GBRA Investigates Non-Responsive Spillgate at Lake Gonzales
Guadalupe-Blanco River Authority of Texas (GBRA) today said its hydroelectric and engineering teams are working on a non-responsive spillgate at Lake Gonzales.
The gate did not return to normal operational height after it was lowered during recent heavy rains to spill water and allow for flows to continue downstream, GBRA said on Facebook and in a statement posted to its website.
Lake Gonzales, located 12 miles west of the city of Gonzales, is currently down 12 feet at the dam and teams are waiting until water clears to allow visibility for further inspection.
Spillgates at Wood and Dunlap lakes, also operated by GBRA, failed and drained lakes in recent years.
On July 7 the Fourth Court of Appeals ruled that property owners of Guadlaupe Valley Lakes lack standing to sue GBRA over property-improvement losses.
Construction to restore Lake Dunlap is underway, with the Texas Water Development Board (TWDB) providing GBRA with authorization to issue the formal notice to proceed on Friday, May 14. The estimated timeline for completion of the $35 million project is 24 months, pending unforeseen weather delays.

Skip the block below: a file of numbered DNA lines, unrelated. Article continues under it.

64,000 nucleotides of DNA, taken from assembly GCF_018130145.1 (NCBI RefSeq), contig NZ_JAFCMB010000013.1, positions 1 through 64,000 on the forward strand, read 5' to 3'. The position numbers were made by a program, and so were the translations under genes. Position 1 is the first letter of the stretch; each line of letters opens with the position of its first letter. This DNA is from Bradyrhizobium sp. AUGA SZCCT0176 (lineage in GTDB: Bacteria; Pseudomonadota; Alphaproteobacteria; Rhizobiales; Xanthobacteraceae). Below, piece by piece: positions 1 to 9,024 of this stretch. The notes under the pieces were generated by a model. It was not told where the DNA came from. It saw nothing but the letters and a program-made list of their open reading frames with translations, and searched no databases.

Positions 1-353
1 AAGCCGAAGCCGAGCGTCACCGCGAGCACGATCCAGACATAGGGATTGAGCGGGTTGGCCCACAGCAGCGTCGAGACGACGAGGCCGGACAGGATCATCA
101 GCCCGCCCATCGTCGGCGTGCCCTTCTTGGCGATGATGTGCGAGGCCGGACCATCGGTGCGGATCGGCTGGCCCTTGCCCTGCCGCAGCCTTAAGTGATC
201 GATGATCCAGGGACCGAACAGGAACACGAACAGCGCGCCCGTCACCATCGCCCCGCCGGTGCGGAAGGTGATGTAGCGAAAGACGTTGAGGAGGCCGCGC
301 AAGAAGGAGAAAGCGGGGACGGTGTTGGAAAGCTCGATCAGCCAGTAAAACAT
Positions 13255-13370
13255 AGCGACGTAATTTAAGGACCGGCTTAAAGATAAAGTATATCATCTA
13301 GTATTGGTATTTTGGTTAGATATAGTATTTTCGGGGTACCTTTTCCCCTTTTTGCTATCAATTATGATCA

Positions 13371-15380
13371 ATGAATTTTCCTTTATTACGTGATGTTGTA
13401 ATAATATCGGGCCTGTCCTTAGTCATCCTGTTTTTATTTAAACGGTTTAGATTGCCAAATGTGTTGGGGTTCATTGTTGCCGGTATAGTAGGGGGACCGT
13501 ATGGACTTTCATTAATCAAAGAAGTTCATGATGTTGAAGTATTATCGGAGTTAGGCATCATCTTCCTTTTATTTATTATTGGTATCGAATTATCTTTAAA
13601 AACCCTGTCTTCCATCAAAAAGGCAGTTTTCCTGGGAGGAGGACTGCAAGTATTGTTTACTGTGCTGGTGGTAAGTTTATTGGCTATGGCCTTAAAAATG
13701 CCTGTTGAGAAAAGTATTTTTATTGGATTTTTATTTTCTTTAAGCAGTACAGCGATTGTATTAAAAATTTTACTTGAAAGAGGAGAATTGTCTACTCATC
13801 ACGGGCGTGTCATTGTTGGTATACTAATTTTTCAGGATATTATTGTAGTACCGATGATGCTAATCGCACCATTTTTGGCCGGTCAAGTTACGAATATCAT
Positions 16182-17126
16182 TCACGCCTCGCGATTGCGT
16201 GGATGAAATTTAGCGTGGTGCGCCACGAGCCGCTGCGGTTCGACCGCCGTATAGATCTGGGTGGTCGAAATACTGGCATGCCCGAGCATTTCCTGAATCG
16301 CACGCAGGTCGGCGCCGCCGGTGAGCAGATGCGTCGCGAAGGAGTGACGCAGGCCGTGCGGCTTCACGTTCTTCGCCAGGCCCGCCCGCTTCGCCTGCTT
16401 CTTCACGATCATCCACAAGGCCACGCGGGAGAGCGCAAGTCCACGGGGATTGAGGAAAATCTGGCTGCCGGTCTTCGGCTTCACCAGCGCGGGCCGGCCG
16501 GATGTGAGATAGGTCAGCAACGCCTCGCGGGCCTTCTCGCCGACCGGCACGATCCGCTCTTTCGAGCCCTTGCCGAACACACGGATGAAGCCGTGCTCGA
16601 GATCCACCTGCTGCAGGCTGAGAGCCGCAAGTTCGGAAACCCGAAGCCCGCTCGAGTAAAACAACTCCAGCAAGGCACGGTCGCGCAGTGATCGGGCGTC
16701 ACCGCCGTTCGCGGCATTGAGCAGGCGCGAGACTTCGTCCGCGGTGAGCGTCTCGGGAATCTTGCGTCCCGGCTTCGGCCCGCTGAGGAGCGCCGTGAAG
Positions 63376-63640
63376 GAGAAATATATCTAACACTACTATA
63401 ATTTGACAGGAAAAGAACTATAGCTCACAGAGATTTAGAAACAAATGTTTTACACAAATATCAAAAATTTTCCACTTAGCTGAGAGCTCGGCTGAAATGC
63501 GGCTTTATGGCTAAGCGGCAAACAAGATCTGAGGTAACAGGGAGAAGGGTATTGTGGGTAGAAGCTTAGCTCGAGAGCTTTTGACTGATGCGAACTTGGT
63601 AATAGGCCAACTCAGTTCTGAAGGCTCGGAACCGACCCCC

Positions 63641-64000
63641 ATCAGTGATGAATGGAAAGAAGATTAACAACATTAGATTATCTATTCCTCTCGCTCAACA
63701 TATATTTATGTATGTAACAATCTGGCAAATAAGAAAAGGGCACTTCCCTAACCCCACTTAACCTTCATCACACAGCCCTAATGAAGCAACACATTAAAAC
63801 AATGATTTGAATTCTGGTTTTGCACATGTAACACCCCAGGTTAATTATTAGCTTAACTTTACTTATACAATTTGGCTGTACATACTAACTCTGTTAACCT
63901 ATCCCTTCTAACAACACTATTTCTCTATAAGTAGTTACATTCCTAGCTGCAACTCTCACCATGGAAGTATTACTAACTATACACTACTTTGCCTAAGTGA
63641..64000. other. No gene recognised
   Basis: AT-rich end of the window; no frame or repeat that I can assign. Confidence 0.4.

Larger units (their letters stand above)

Lake Wood remains “dewatered.”
GBRA owns and operates hydroelectric dams for Lake Dunlap, Lake McQueeney, Lake Placid, Meadow Lake, Lake Gonzales and Lake Wood. They’re all part of the Guadalupe Valley hydroelectric system. GBRA took ownership of the dams in the 1960s.
The authority provides stewardship for water in its 10-county statutory district, which begins near the headwaters of the Guadalupe and Blanco rivers and includes Kendall, Comal, Hays, Caldwell, Guadalupe, Gonzales, DeWitt, Victoria, Calhoun and Refugio counties.
GBRA sells water from Canyon Lake for municipal, industrial and agricultural uses throughout the Guadalupe River Basin — especially during droughts and periods of low river flows.
Canyon Dam is maintained and operated by the U.S. Army Corps of Engineers.
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